I am particularly fond of “Crawl, walk, run” as a motto. The idea of taking baby steps until you know the ground under your feet is firm seems like a good one to me. Especially in the world of a startup.
But throughout the history of business, certain phrases have been mis-used, misappropriated and generally abused, and “crawl walk run” is one of them.
I was talking to a colleague the other day, and he said flat out that he hated the phrase. It had been used repeatedly by people he knew to throw up roadblocks to prevent him from starting a business. For him, it represented everything non-entrepreneurial in the business world.
Can’t start a business without a business plan. Can’t write a good plan without an MBA. Can’t get a good MBA without a strong undergrad performance etc etc etc.
As with all things, it’s relative. And for me, it’s a motto I like to apply to the execution of specific strategies. But just because I like it doesn’t mean I’m going to get bogged down in process or not be able to move quickly.
#1: Your company has never done a print ad before. Do you:
(a) Do a small/inexpensive print ad and see how it performs
(b) Commit to a 6 month recurring campaign in a higher profile publication
(c) Commit to multiple publications and multiple ads
My preference is to do (a), get some results, then do (b) and finally (c). But I would try never to go straight to (b) or (c) unless there was a really good reason. And there is almost never a good enough reason, despite how things may appear at the time.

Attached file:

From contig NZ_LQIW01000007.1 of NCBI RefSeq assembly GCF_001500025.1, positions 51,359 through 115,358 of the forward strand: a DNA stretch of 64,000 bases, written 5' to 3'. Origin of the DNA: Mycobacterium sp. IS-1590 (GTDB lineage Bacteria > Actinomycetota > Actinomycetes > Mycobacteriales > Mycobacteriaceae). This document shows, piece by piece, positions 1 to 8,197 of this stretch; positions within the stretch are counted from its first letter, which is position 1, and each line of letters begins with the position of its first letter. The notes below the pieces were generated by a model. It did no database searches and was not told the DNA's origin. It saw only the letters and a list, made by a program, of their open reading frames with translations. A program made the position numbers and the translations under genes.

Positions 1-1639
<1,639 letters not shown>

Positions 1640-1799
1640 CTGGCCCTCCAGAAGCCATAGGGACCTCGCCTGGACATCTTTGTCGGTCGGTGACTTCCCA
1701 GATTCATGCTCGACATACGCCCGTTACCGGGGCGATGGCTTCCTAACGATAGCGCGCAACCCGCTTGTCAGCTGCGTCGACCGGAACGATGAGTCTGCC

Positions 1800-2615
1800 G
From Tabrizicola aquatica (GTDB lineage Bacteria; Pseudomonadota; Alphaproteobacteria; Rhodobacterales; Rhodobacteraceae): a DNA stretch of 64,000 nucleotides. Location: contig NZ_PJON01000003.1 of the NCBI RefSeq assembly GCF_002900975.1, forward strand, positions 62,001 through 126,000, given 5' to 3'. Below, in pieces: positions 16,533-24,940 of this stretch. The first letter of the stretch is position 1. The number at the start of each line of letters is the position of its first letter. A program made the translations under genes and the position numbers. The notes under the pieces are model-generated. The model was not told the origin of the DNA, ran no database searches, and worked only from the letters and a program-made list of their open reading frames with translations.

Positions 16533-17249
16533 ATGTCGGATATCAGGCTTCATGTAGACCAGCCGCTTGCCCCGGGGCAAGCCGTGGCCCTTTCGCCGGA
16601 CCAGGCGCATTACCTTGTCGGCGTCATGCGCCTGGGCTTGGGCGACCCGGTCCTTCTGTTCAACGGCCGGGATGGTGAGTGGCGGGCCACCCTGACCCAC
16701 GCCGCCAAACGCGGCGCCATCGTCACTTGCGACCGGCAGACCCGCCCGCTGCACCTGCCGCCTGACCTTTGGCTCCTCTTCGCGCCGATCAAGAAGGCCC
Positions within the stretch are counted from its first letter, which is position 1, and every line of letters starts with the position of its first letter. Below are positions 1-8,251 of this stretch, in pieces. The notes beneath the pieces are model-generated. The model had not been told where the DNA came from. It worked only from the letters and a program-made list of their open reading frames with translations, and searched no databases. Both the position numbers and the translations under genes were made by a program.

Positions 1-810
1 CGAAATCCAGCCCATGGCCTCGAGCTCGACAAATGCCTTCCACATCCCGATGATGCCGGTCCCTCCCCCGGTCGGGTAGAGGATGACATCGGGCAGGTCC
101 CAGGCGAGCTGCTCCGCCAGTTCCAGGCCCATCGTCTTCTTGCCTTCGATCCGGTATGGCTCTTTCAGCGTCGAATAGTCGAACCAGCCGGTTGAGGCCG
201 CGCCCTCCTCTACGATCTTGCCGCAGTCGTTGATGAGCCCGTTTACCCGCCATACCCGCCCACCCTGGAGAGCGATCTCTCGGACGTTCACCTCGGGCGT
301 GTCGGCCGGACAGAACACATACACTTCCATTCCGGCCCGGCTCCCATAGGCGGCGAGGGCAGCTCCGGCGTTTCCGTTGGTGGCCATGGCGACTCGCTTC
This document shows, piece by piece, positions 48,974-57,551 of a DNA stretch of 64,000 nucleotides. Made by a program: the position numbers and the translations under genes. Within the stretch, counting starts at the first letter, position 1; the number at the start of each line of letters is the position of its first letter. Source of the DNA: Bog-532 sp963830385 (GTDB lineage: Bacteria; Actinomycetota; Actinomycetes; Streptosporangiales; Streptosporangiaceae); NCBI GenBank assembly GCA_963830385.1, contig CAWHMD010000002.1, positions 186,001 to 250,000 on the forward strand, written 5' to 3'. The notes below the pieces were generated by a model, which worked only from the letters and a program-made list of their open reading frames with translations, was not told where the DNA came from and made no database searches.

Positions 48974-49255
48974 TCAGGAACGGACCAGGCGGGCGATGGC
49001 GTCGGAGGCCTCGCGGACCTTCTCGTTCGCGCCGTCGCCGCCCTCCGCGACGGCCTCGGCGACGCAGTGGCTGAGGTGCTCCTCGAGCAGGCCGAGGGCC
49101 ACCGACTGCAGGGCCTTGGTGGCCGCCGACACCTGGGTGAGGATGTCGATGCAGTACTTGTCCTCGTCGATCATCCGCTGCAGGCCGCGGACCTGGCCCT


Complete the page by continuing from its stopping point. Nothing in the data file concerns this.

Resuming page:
This doesn’t mean you take a year to get a campaign in to gear, but it does mean you test out the path ahead before committing significant sums of money to the print campaign.
#2: You want to pursue some partnerships. Do you:
(a) Start with a low profile partnership
(b) Start with many partnerships at once
(c) Go after your #1 target first
I personally would begin with (a), at least while you start the conversations. That way you can find out whether your fantastic opportunity actually resonates with a potential partner. I recently started a discussion with a small potential partner, got some useful feedback and within two weeks was chasing a big dog. That’s maybe a little fast, but there was a convenient alignment of the universe that would have been foolish to ignore. However, without the groundwork and lessons learned in conversation with the smaller partner, I would have been poorly prepared for the big dog conversation.
For me, “crawl, walk, run” is always the way to go. Even if you do it quickly.